Welcome to the Marine Gallery of November 2021, a monthly segment on our blog featuring the five best pictures of every month, selected by members of the MarineTraffic Photo Moderators. These could include images of vessels, ports or lighthouses from around the world.
We encourage everyone to submit photos by signing up on the MarineTraffic site and taking advantage of the easy-to-use uploading process. View more port photos on the MarineTraffic photo directory.
Our trip around the globe through the amazing November pictures just started, and our first stop today is at the country which, according to Britannica, occupies 85% of the Iberian Peninsula, Spain.
Moving south-east, in the province of Murcia, someone finds Aguilas’ Port, and this picture reveals the true beauty of the area there.
According to MarineTraffic data, right now, there is only one vessel at the port and two more are expected later in the day, and the types of vessels regularly calling at Aguilas are mainly sailing boats (by 44%), fishing boats (by 28%), pleasure craft (by 20%) and trawler (by 4%).
Find even more pictures of the Spanish port here.
Next stop, Chile, and the port of Talcahuano, which remained a major port into the early 21st century. One of the main industries in the area is fishing and our data shows that 22% of all vessel types visiting this port are indeed fishing boats.
Through our platform, we find that 12 ships have arrived there within the last 24 hours. Currently, there are 13 ships at the port and another 2 are scheduled to make a port call at Talcahuano.
Check all interesting facts about the specific port here.
Moving on to one of the busiest container ports in the world, here is a great picture of the Busan New Port, also known as Pusan Newport, Republic of Korea.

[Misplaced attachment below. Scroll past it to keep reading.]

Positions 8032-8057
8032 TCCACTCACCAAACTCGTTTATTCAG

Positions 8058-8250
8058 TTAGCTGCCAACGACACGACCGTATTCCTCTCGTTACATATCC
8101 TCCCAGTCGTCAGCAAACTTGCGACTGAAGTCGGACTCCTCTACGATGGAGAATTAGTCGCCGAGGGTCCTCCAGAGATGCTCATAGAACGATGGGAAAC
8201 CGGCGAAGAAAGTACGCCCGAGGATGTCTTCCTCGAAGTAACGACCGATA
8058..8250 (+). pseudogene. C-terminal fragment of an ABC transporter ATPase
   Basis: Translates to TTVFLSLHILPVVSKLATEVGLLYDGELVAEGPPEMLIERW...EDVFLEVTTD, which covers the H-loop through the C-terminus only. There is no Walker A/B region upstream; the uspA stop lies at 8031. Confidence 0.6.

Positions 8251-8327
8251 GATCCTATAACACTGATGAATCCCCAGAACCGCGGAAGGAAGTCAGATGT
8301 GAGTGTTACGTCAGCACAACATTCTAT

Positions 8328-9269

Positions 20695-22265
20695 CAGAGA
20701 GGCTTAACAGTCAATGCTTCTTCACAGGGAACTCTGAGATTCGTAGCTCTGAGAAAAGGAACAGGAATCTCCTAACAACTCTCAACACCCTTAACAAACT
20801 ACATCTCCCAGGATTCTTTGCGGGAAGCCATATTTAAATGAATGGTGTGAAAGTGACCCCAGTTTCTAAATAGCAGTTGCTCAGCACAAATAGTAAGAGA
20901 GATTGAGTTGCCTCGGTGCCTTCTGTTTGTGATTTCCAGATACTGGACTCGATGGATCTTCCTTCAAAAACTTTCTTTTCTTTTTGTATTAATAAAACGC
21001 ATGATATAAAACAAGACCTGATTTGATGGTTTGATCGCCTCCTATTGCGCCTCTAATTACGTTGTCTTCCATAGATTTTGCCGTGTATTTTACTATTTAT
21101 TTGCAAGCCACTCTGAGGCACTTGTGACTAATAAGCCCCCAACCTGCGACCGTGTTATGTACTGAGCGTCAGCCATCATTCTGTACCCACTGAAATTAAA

Ouf of 58 vessels currently at the port, 18 are containerships and this comes as no surprise since 78% of all vessel types calling at Busan New Port are containerships. 11 more ships are expected to arrive in the next 24 hours and the last port call at this port was an hour ago (at the time of writing).
Want to know what’s the recorded maximum length of the vessels having entered this port? Find this and more here.
Now we are moving to Greece, a country widely known for its maritime activity since antiquity and more precisely to a large island that lies on the eastern side of the Aegean Sea, Chios.
As winter has reached the Northern Hemisphere, at the port of Chios, similar to other ports on the Greek islands, the traffic is limited as compared to the busy summer months, and only 6 vessels are currently there.
Wondering what types of boats usually visit Chios Port? Check this and enjoy more pictures of the area as well by clicking here.
To finish November’s “world tour through port pictures”, we kept this beautiful sunset last so we can all admire this photo that takes us to the Port of Darwin, in Australia.
With more than 60 vessels now in, we checked the types of vessels regularly calling at Darwin and found that 21% of those are sailing vessels, 11% pleasure craft, another 11% belongs to fishing boats and 9% goes to LNG tankers.
Find the expected arrivals to the port or the direction and speed of the wind that blows in the area among other useful information here.